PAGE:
Paul RothemundDr. Paul Rothemund, Senior Research Associate in Bioengineering, Computer Science, and Computation and Neural Systems, and colleagues have developed a new technique to orient and position self-assembled DNA shapes and patterns—or "DNA origami"—on surfaces that are compatible with today's semiconductor manufacturing equipment. They "have removed a key barrier to the improvement and advancement of computer chips. They accomplished this through the revolutionary approach of combining the building blocks for life with the building blocks for computing," said Professor Ares Rosakis, Chair of Division of Engineering and Applied Science and Theodore von Kármán Professor of Aeronautics and Mechanical Engineering. Read More... 08.18.2009

Erik WinfreeMolecular Engineering— The molecular computational research of Erik Winfree, Associate Professor of Computer Science, Computation and Neural Systems, and Bioengineering, focuses on understanding how chemical systems can perform information processing and how to program a set of molecules to carry out instructions. This exciting research was recently featured in Discover. Read more... 08.18.2009

Caltech Scientists Reveal How Neuronal Activity is Timed in Brain's Memory-Making Circuits Study shows theta oscillations move across the hippocampus as traveling waves. Theta oscillations are a type of prominent brain rhythm that orchestrates neuronal activity in the hippocampus, a brain area critical for the formation of new memories. For several decades these oscillations were believed to be "in sync" across the hippocampus, timing the firing of neurons like a sort of central pacemaker. image A new study conducted by researchers at Caltech, Evgueniy Lubenov, a postdoctoral scholar at the Center for Biological Circuit Design, and Athanassios Siapas, associate professor of computation and neural systems and Bren Scholar at Caltech, argues that this long-held assumption needs to be revised. In a paper published in this week's issue of the journal Nature, the researchers showed that instead of being in sync, theta oscillations actually sweep along the length of the hippocampus as traveling waves. Read more... 05-29-2009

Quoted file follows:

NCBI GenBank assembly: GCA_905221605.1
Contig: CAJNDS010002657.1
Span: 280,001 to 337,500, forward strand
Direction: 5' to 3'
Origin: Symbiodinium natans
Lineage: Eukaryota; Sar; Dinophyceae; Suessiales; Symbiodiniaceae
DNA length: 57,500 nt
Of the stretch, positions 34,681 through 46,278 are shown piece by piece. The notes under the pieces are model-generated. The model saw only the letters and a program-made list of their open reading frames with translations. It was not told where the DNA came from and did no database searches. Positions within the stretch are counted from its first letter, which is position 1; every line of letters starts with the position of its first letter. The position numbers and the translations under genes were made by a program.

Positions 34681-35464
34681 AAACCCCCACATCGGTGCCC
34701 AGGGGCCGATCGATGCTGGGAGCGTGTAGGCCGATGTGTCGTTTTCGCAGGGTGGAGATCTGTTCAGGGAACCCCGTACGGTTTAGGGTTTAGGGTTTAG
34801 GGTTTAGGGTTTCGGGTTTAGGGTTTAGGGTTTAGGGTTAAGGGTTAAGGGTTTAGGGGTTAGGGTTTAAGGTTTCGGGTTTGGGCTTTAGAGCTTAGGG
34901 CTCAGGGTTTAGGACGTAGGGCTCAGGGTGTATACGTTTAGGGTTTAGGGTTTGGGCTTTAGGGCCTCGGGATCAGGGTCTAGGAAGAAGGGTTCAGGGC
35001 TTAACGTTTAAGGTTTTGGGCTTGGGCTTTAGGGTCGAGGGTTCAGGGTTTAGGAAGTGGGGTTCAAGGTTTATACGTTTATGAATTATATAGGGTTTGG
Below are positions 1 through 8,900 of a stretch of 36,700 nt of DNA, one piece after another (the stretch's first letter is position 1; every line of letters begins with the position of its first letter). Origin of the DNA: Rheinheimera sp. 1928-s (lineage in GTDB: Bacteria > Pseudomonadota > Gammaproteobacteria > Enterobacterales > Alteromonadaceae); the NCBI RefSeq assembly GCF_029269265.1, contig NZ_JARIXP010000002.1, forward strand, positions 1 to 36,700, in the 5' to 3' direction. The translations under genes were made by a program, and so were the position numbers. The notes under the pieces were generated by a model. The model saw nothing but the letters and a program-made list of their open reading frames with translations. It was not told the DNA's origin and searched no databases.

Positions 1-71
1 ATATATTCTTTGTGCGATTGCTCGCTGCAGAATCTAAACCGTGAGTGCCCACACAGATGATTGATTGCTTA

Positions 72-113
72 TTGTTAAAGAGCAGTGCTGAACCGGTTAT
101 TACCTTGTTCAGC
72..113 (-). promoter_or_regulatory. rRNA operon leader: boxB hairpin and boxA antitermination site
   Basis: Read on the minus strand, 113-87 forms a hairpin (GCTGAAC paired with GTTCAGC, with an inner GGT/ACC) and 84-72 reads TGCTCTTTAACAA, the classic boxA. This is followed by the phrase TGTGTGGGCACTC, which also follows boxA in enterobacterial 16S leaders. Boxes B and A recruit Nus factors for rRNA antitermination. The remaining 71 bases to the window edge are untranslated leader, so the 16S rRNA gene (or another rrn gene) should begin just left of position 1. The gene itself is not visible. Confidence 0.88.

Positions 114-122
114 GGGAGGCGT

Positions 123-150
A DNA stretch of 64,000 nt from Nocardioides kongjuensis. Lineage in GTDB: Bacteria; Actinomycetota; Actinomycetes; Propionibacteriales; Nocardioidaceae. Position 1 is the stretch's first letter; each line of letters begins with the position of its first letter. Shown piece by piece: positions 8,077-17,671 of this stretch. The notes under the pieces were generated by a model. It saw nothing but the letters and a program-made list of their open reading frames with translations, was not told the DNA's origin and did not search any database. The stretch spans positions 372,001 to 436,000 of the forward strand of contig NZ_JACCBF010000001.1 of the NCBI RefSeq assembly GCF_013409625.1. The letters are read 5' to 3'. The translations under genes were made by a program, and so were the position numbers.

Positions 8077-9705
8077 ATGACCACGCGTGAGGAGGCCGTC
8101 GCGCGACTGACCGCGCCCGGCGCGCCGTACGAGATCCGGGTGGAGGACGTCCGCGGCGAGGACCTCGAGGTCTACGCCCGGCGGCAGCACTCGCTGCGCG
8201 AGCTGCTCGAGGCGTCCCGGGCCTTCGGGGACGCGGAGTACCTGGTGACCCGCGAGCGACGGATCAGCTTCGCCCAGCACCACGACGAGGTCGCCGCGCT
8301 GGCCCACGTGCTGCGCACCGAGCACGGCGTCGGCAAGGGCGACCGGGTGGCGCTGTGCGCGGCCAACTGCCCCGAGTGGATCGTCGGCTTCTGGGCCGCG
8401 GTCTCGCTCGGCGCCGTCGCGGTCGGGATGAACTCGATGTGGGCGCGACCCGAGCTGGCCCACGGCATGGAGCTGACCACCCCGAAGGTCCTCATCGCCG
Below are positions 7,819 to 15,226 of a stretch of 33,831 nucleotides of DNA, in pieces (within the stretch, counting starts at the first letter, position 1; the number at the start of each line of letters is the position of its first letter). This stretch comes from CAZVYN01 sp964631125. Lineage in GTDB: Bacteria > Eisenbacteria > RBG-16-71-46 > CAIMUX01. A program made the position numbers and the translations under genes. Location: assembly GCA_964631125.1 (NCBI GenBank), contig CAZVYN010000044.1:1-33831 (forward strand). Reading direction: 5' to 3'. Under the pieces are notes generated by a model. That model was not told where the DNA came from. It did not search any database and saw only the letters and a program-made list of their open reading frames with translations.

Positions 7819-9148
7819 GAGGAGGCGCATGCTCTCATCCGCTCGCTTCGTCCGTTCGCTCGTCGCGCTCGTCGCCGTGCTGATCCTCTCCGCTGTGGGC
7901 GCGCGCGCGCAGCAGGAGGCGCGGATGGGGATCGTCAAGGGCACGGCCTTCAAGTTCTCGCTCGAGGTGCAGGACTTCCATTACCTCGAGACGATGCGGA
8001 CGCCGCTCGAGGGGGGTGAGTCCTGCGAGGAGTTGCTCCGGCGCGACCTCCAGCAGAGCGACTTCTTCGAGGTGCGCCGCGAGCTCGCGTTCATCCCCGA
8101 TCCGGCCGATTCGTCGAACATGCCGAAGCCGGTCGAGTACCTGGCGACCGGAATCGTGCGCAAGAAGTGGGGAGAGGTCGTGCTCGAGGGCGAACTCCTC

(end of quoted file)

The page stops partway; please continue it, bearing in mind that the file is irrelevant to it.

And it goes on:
Caltech Researchers Pinpoint the Mechanisms of Self-Control in the Brain. When you're on a diet, deciding to skip your favorite calorie-laden foods and eat something healthier takes a whole lot of self-control—an ability that seems to come easier to some of us than others. Now, scientists from the Caltech have uncovered differences in the brains of people who are able to exercise self-control versus those who find it almost impossible.

These findings, which are being published in the May 1 issue of the journal Science, not only provide insight into the interplay between self-control and decision making in dieters, but may explain how we make any number of decisions that require some degree of willpower.

image"A very basic question in economics, psychology, and even religion, is why some people can exercise self-control but others cannot," notes Antonio Rangel, a Caltech associate professor of economics and the paper's principal investigator. "From the perspective of modern neuroscience, the question becomes, 'What is special about the circuitry of brains that can exercise good behavioral self-control?' This paper studies this question in the context of dieting decisions and provides an important insight." Read more... 04-30-2009

Caltech Scientists Control Complex Nucleation Processes using DNA Origami Seeds. "Flowers, dogs, and just about all biological objects are created from the bottom up," says imageErik Winfree, associate professor of computer science, computation and neural systems, and bioengineering at Caltech. Along with his coworkers, Winfree is seeking to integrate bottom-up construction approaches with molecular fabrication processes to construct objects from parts that are just a few billionths of a meter in size that essentially assemble themselves. In a recent paper in the Proceedings of the National Academy of Sciences (PNAS), Winfree and his colleagues describe the development of an information-containing DNA "seed" that can direct the self-assembled bottom-up growth of tiles of DNA in a precisely controlled fashion. In some ways, the process is similar to how the fertilized seeds of plants or animals contain information that directs the growth and development of those organisms. Read more... 04-08-2009